$125,000 grant to White Mountain Apache Tribe will increase Indigenous foods
ICT editorial team
Vitalyst Health Foundation
PHOENIX – June 26, 2108 -- White Mountain Apache Tribe - Ndee Bikiyaa (The People’s Farm) received a $125,000 Vitalyst Health Foundation Innovation Grant, in partnership with The NARBHA Institute, for the Ndee (Apache) Community Food Pipeline Project. The project will create a tribal food safety policy that reinvigorates the community’s capacity to produce, package and sell wild-harvested and traditionally-farmed foods.
“This innovative project will create new opportunities for tribal economic growth and help re-establish traditional food in the community,” explains Clayton Harvey, a farmer with the Food Pipeline Project. “This grant will have a direct impact on the health of our approximately 12,000 tribal members.”
Currently, over fifty percent of the tribal members living on the Fort Apache Indian Reservation in east-central Arizona are diagnosed with type II diabetes or other diet-related disease. This is caused in part by the lack of access to healthy foods, including traditional Apache foods. In addition, the unemployment rate on the reservation is estimated to be over 60%. The Ndee Community Food Pipeline Project will address both economic and health issues by expanding the production and consumption of indigenous foods.
Ndee Bikiyaa (The People’s Farm) is a small tribally-owned fruit and vegetable farm that will serve as the lead organization on this project. Harvey will work with an established coalition of local farmers and wild foods gatherers to sell their food. This will be done through a combination of community farm training, and the creation of a tribal and localized food safety certification program for producers that will allow them to sell to institutions such as Café Gozhoo, a Western Apache café opening in fall 2018 that will integrate the tastes and flavors of Apache food with exciting new techniques while activating ancestral knowledge in learning and service. Specialties will include Nada’Ban (White Mountain Apache corn bread), Squash Stew, Red Chili, and Acorn Stew.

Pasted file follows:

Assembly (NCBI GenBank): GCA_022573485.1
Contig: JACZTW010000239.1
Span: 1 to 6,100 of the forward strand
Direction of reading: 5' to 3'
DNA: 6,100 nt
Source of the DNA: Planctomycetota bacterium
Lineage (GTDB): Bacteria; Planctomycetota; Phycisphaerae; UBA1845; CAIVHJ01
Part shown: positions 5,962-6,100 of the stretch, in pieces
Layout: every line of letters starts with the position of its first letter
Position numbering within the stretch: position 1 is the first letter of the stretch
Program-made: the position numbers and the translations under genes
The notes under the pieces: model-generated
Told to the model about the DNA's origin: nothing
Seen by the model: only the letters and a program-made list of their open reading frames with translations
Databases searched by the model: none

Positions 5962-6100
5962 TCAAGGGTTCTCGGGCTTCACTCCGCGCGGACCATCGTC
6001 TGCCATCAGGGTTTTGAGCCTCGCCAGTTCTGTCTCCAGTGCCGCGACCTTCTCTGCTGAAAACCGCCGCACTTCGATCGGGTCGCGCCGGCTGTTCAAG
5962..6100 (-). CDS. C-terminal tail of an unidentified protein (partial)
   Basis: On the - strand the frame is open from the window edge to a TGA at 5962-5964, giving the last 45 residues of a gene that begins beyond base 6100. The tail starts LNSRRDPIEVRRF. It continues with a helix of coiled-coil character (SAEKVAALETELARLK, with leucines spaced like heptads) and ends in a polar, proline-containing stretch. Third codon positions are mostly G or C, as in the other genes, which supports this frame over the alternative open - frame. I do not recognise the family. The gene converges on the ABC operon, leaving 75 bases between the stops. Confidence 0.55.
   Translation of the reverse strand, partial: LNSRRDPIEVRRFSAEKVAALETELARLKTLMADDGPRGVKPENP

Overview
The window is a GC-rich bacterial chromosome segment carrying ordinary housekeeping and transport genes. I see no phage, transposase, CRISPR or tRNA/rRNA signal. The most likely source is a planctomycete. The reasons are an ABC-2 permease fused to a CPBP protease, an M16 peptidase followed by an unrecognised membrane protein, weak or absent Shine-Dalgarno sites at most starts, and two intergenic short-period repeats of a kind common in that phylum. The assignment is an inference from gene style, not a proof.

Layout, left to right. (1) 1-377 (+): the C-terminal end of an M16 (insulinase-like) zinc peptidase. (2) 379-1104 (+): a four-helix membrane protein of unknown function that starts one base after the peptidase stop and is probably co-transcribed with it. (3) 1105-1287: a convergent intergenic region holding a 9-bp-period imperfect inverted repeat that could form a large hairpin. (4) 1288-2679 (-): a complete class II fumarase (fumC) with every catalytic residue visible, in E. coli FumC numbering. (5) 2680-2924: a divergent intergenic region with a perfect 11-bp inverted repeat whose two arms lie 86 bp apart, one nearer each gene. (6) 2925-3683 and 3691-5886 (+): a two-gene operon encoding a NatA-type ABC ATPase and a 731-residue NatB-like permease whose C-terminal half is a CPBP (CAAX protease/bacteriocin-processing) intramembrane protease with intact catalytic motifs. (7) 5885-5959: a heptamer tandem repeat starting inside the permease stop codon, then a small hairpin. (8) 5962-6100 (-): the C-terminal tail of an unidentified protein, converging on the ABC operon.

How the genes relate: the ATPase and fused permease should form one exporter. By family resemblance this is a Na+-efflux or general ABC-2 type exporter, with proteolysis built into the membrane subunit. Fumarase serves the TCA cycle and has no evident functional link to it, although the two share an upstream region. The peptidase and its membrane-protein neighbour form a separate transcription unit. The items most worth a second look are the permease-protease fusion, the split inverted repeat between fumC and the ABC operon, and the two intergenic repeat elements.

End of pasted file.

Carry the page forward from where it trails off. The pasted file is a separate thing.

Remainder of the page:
Chef Nephi Craig, head chef at Café Gozhoo, says there is a stigma attached to “healthy” eating, which he hopes to change with his unique approach to fresh Western Apace cooking. Craig, who has traveled the world doing training and workshops on native foods, says he sees the economic and health benefits of partnering with Ndee Bikiyaa.
“Café Gozhoo is a collaborative community partner and we will work with Ndee Bikiyaa to get fresh foods and wild sourced foods to the community,” says Craig, who explains that he will be using fresh Apache produce on the menu and creating a space inside the café to sell some of the produce to customers. “Café staff will highlight indigenous foods and communicate to guests those stories that the ingredients hold.”
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About Vitalyst Health Foundation
Vitalyst Health Foundation is on a mission to connect, support and inform efforts to improve the health of individuals and communities in Arizona. Established following the sale of the St. Luke’s Hospital System to a for-profit corporation in 1996, the foundation operated as St. Luke’s Charitable Health Trust (1996-1999) and St. Luke’s Health Initiatives (2000-2016). Today, Vitalyst is an independent, non-partisan public foundation dedicated to improving access to care and coverage throughout Arizona; advancing policies and practices that result in healthy communities that are accessible to all; increasing the capacity and effectiveness of community-based leaders, organizations and coalitions; cultivating collaborations and innovations that leverage the elements of a healthy community; and increasing civic participation for inclusive decision-making to advance health equity. Over its history, the foundation has invested more than $100 million and established itself as a key thought leader, convener and catalyst of key initiatives – ranging from statewide health policy and systems to development of local community gardens.